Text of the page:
My mother has an old rocking chair that creaks. A couple years ago I
took it apart with vinegar and reglued it with "carpenter's glue", the
yellow stuff that comes in a squeeze bottle. It was okay for a while,
but has started creaking again.
I am thinking to take it apart again and shim the joints with shavings
from a plane as the wood has shrunk, then glue it up again.
The chair is quite old, probably an antique of some sort, and I would
rather not drill and screw it.
Is there anything I should do differently? Any glue that would be
On Mon, 12 Jan 2004 09:12:52 -0500, "Mark Hopkins"
A foxed blind tenon ?
Not only is this hard to do (it's quite a crucial adjustment to get
the length and thickness right), I would _never_ do this to a chair.
Foxed tenons are impossible to dismantle without taking a crowbar to
them (the best way is to saw the tenon off cleanly, then destroy the
stub with a chisel). As any good chair will need its tenons servicing
several times in its lifetime, then this is just delaying the
inevitable. A poor chair won't last long enough to need repair, but
neither is it worth the trouble of a blind wedged tenon. A good chair
deserves a construction that will see out the century, not a bodged
repair that will probably be unrepairable.
Do whales have krillfiles ?
I tried just about all the 'cures' that have been proposed . . . yet a pair
of 'Captains' Chairs still kept pulling apart. We use them in the kitchen,
and a combination of smooth floor and my 'lead ass', seems to prove several
mechanical 'Rules'. These same 'directional forces' may be contributing to
I can understand not wanting to do anything that will be visible. However,
is the main use of the rocker as an 'heirloom/museum piece', or as something
that your mother wants to USE? What I did was to use Round Head Marine
Bronze wood screws inserted through the 'uprights' and into the ends of the
spindles, to 'back-up the glue. After a very short time, they developed a
nice patina and blended in with the original finish. If I had to, it would
be simply enough to back them out, and plug the small holes.
Regards & Good Luck,
First - do no damage as you already know. Your idea of wrapping a shaving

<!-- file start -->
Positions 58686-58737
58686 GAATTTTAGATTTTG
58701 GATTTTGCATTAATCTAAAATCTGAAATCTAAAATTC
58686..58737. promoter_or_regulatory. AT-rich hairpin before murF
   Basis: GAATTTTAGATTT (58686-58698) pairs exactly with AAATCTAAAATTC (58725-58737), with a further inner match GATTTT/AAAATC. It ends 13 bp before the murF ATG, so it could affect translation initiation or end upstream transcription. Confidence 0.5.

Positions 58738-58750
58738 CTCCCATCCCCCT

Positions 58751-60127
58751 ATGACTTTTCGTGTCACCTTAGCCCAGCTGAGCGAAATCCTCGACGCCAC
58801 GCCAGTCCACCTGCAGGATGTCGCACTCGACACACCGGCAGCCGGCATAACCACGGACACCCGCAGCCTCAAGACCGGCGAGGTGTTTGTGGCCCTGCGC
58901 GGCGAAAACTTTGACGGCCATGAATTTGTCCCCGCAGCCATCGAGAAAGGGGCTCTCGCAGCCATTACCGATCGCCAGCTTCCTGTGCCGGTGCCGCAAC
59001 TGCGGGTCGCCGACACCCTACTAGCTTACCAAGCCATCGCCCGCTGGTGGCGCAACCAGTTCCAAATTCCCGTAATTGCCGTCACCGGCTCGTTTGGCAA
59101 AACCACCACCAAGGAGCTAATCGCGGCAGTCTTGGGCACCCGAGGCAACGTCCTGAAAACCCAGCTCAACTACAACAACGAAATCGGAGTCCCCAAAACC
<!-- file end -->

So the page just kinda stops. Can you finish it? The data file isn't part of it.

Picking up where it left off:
around the tennon is good. Remove all the old glue from the mortises and
tennons and dry fit. Use your shims as needed to get a good pressure fit.
Use Hide Glue (Franklin's) as it will remain flexible and is totally
reversible 50 years from now.
As you've already found out, the PVA glue was short-lived. Using epoxy is
not a good idea since it dries rock hard and the joint will fail eventually.
The rocker was probably designed so that when the base is put together,
every joint is under tension - as it should be. Someone sitting in the
rocker and using it, places the joints under more tension and essentially
locking them in even tighter - but wood shrinks and expands and the glue
that holds them must do the same. Hide glue is time honored, has worked for
several hundred years and was probably the original glue that the chair was
assembled with. Use it again.
A fix that is not in the fine woodworking class, but works great are thin
strips of metal that look like a rasp. They are available at hardware
stores. You put it over the tenon and then assemble. I have used them on
some old kitchen chairs and they have held up for years. You can't see
them if you trim them to the correct size.
HomeOwnersHub.com is a website for homeowners and building and maintenance pros. It is not affiliated with any of the manufacturers or service providers discussed here.
All logos and trade names are the property of their respective owners.